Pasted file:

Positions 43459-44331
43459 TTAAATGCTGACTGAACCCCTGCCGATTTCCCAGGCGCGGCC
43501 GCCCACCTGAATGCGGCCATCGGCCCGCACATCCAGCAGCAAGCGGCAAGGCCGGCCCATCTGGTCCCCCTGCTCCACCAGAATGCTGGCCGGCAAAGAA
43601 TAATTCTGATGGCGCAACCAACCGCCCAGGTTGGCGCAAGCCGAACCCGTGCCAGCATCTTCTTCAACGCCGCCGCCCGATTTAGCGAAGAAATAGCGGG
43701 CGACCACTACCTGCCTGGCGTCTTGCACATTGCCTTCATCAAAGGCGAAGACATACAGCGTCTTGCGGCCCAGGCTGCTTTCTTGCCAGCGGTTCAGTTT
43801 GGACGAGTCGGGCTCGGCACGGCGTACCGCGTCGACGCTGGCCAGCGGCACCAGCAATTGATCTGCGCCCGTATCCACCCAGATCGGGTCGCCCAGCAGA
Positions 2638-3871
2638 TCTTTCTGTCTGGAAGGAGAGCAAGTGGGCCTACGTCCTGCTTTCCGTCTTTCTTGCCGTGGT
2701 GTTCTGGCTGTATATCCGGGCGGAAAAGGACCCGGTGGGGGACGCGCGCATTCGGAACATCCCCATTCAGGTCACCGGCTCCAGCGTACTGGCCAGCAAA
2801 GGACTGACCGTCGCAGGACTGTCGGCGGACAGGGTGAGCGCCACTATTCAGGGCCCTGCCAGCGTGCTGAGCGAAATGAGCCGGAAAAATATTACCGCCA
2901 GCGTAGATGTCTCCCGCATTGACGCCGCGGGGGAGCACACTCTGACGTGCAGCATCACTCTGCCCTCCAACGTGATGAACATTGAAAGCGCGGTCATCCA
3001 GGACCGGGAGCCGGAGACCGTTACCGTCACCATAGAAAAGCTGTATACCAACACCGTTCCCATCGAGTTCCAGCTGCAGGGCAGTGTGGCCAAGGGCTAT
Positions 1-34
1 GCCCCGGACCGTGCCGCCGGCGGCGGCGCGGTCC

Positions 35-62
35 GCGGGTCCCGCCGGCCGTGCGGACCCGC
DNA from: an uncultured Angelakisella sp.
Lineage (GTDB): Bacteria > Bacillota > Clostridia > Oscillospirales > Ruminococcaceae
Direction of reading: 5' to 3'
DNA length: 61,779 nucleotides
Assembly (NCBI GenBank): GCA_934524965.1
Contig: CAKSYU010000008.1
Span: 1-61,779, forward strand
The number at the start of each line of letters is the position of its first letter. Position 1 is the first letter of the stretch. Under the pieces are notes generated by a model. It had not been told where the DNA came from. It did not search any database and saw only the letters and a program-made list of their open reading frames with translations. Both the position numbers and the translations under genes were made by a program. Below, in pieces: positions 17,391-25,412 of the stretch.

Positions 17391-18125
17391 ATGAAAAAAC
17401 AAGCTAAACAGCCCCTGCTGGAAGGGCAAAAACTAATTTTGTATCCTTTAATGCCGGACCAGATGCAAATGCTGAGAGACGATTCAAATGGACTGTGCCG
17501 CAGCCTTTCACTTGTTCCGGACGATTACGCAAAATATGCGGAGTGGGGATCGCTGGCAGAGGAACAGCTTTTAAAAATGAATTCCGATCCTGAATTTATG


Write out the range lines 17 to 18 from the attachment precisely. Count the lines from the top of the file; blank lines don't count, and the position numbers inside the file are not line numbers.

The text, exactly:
DNA from: an uncultured Angelakisella sp.
Lineage (GTDB): Bacteria > Bacillota > Clostridia > Oscillospirales > Ruminococcaceae